PHOTOS: KLAUS JORDAN
“It should be home-like.”
That’s the philosophy of Glade Johnson, the renowned designer, when it comes to a yacht’s interior design. His simple words are particularly fitting in this era of super-size superyachts, where TV lounges are ballroom-like spaces aboard some vessels. Indeed, the sheer size of some yachts makes it all too easy for rooms to become overwhelming and the yacht to lose intimacy. And when you think about it, shouldn’t a yacht be intimate? It’s a private retreat, an escape to be enjoyed with a handful of close friends and family, not half the continent… so, as Johnson so simply put it, why arrange the spaces any other way?
A good example of Johnson’s philosophy is the Lürssen-built, 60-meter (197-foot) Solemates, delivered this past summer. Commissioned by experienced owners, she’s a step up in volume from their previous same-named yacht, a 52-meter (171-footer). Collectively, they, Johnson, and Lürssen have ensured that Solemates steers clear of being overwhelming and embraces some practical touches that those of us living on land can appreciate.
Take, for example, the casual lounge, a.k.a. the skylounge. There’s the customary TV rising from cabinetry opposite the seating area… but not a traditional pop-up. Rather, the television rises just enough to enhance the movie-watching experience. This is sure to be appreciated by those sitting elsewhere in the room, since the unit doesn’t dominate. There’s also no need to raise the television in the first place. As you can conclude from the photo below, the screen is visible even when it’s in the down position. It’s been quite some time since I was aboard a yacht that didn’t treat TVs as if they were eyesores, in need of being hidden more often than not. When you think about it, given the increasing popularity of wall-mounted televisions, clearly not every household hides them away, either.
Also like many fine homes, and nearly all yachts this size, Solemates has an office in the owner’s suite, forward on the main deck. Since the yacht started as a sistership to Linda Lou, the suite’s original layout included a passage bypassing the office. The owners and Johnson didn’t find this practical, however. They changed the configuration to let the owners instead walk through the office to access the bedroom.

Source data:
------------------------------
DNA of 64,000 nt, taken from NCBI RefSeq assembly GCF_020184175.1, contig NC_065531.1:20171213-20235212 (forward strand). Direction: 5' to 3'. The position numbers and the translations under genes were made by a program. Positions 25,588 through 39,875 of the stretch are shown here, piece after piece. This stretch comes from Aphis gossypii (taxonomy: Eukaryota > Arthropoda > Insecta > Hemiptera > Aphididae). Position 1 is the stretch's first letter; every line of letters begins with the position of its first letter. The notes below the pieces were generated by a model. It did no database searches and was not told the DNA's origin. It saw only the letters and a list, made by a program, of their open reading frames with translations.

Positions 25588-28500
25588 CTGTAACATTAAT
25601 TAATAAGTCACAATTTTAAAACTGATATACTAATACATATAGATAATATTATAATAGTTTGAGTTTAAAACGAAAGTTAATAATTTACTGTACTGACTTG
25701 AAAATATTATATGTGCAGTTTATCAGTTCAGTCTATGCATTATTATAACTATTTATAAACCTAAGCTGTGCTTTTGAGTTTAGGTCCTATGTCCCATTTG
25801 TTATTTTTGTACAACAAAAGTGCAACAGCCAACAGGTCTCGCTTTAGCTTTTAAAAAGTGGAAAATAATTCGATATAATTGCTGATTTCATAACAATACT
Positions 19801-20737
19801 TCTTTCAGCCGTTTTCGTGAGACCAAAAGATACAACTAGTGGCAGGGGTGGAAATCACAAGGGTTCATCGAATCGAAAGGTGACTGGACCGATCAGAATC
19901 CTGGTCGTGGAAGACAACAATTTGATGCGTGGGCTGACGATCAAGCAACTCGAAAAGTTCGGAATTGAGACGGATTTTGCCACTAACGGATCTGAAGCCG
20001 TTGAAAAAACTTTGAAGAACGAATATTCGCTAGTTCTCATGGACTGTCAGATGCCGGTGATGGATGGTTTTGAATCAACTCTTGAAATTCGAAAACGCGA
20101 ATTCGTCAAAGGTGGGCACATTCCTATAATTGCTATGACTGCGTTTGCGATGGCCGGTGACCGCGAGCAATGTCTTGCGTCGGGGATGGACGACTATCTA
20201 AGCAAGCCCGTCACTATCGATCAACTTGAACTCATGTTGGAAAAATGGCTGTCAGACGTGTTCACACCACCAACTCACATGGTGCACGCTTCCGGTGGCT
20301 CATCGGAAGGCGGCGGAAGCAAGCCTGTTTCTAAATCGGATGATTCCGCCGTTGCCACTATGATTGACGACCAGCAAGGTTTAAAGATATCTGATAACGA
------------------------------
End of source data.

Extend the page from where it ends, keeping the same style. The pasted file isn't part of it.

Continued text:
The practical touches also extend to the crew’s needs. Since Solemates can accommodate 12 in the owner’s party or a charter party, the crew requested that the galley have counter space able to hold that many plates simultaneously. It may sound obvious, but you’d be surprised at how many megayachts don’t allow the chefs and stews to stage that number. Now, don’t misunderstand… the point is not that the shorter and narrower counters, like the one from Linda Lou’s specs, are a hindrance. It’s just that they’re just not as handy as they can be. Johnson therefore designed a longer and wider—two plates’ worth—countertop. The chef is quite happy with the results, as well as the abundance of stowage here and below decks (extra dry stores, plus walk-in refrigerators and freezers).
One of the most significant examples of sensible design is something most visitors aboard Solemates won’t see, yet it’s become a trademark of Lürssen’s. It’s access to the backs of the washers and dryers in the crew area. A door adjacent to the machinery reveals steps up to a nearly full-standing area behind them. Lürssen recognizes that equipment only gets maintained when it’s convenient to reach. Related to this, fires occur in homes due to lint vents failing to be cleaned… no need to risk that out on the ocean.
Even with the emphasis on sensible design, Solemates still reflects the idea that a little flair is good for the soul. To that end, the gym converts to a disco. In addition, the woods and other decorative materials used throughout command attention yet without screaming for it. Medium-tone maple burl, anigre, and wenge are combined in nearly every area, sometimes as flooring. The names of some of the onyxes and marbles employed hint at their vibrancy: names like Cappuccino and Fantastic Opera. There’s an abundance of artistic glass aboard, too.
Here’s more of Solemates, including looks at some of her five guest staterooms, the owner’s suite, and both indoor and outdoor relaxation areas.